GamesThe best and worst of March 2024

The best and worst of March 2024

If the releases of Rise of the Ronin, Dragon’s Dogma 2 and Princess Peach: Showtime! On the same day they seemed little to you, the month of March has also come with its obligatory quota of controversies, dismissals and questionable decisions (or not) by studios and companies. Today, we take a look at the best and the worst that this third month of 2024 has left us.

The worst: The DLC of Dragon’s Dogma 2

Yes, it is nothing new that Capcom includes small paid additions to “save time” in its recent releases. He did it with Devil May Cry V, with the remakes of Resident Evil, with Monster Hunter World and Rise and, if you hurry me, with the original Dragon’s Dogma. But the controversy – partly with a touch of misinformation – had a good reason. And Dragon’s Dogma 2 is a game that shines for making risky creative decisions, the kind that generate friction for users, such as limiting fast travel. As in that popular quote (“these are my principles. If you don’t like them, I have others”), Dragon’s Dogma 2 has firm ideas that don’t seem to matter as much as the fact of earning a handful of euros more from selling consumables, and That’s what hurts: that the launch of such an exemplary game in the artistic aspect is marred by such stingy and, ultimately, stupid market practices.

The best: Sequels that will not exist and cockroaches that fly

In these times we live in, in which it seems that companies and developers are increasingly going against the grain with respect to what users want and search for, we feel even more like a breath of fresh air to those studios that not only listen to the players, but rather they establish rich and healthy communication and feedback dynamics with them. It is not surprising, then, that when Larian Studios announced that it was not going to make a sequel to its acclaimed and extremely successful Baldur’s Gate 3, fans received it not with hate, not with disappointment, but with love; The studio has earned the trust of those who have enjoyed this RPG, and therefore, its followers will support them in the decisions they make. Something similar will happen, I hope, when Arrowhead Games, developer of Helldivers 2, takes on its next project. Arrowhead uses its communication with users not only to obtain feedback about the game, but as part of the game’s mechanics. With this, Helldivers 2 continues to be one of the most fascinating phenomena of the year and in large part it is due to the humor, affection and transparency of the studio towards its users.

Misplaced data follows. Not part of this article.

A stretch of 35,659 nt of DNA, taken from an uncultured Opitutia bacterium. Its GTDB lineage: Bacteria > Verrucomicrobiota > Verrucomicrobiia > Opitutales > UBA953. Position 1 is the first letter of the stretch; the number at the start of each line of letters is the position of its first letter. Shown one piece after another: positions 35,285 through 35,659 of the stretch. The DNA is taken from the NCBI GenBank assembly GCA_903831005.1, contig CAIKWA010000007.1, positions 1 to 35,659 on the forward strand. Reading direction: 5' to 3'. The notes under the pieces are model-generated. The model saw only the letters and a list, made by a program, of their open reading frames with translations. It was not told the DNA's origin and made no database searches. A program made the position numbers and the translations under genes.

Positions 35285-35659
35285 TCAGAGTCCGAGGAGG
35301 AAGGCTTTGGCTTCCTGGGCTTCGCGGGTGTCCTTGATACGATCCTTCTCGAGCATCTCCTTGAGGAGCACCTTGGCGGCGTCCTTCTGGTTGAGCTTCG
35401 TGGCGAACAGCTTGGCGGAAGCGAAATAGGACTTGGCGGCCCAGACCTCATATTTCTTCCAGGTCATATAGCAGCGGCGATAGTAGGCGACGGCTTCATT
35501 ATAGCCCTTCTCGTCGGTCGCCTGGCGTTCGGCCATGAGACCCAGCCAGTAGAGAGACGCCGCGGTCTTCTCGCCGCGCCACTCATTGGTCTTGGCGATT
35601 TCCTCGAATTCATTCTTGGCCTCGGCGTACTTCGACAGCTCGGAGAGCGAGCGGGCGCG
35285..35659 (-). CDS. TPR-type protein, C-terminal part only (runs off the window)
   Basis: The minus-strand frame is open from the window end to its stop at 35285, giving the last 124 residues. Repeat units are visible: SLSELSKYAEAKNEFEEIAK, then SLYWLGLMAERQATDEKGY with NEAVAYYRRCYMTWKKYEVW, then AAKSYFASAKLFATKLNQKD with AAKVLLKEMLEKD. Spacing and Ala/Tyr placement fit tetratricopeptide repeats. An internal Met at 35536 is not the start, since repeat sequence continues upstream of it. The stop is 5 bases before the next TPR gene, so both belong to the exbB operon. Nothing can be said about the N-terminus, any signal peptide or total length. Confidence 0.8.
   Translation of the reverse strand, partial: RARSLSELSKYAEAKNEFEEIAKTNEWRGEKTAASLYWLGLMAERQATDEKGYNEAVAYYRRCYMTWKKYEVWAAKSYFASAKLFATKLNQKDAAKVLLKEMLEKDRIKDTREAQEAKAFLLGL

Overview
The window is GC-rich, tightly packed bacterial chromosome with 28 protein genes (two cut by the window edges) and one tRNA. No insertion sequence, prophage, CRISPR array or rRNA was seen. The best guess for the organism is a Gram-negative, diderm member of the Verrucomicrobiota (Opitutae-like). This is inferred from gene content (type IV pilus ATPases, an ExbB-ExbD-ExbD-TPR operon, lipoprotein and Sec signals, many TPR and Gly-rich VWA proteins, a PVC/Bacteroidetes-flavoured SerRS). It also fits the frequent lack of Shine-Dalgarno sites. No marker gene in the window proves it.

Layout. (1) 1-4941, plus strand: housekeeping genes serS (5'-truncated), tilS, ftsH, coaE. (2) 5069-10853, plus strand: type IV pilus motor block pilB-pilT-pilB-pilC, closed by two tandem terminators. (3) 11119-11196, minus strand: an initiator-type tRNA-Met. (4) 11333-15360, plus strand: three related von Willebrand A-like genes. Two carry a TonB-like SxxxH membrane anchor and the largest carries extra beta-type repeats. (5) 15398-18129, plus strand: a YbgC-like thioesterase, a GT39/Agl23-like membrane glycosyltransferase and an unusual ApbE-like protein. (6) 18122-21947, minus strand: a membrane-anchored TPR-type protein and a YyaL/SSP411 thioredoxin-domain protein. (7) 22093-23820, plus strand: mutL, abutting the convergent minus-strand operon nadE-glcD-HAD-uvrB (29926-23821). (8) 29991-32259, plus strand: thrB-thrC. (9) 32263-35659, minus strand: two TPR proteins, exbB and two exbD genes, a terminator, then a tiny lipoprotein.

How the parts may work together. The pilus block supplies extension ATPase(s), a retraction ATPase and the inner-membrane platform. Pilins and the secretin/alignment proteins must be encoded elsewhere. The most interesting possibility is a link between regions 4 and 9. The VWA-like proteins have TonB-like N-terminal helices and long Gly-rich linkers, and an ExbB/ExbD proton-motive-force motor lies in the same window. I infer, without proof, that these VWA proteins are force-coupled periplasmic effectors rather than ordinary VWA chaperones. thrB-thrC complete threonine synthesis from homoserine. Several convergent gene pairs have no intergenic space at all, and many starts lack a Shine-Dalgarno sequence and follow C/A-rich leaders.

The worst: The extra wave of layoffs in March

March means the end of the fiscal year for many companies. Squeezing until the last minute to fatten those end-of-year results, many companies have decided that this month was the time to lay off many of their employees. It is almost impossible to collect all the cases, but there have been in Creative Assembly, in Deviation Games, in Respawn, in Gearbox, in Velan Studios, in Something Wicked, in Certain Affinity and in more.

The best: The mischievous Pomeranian and his friends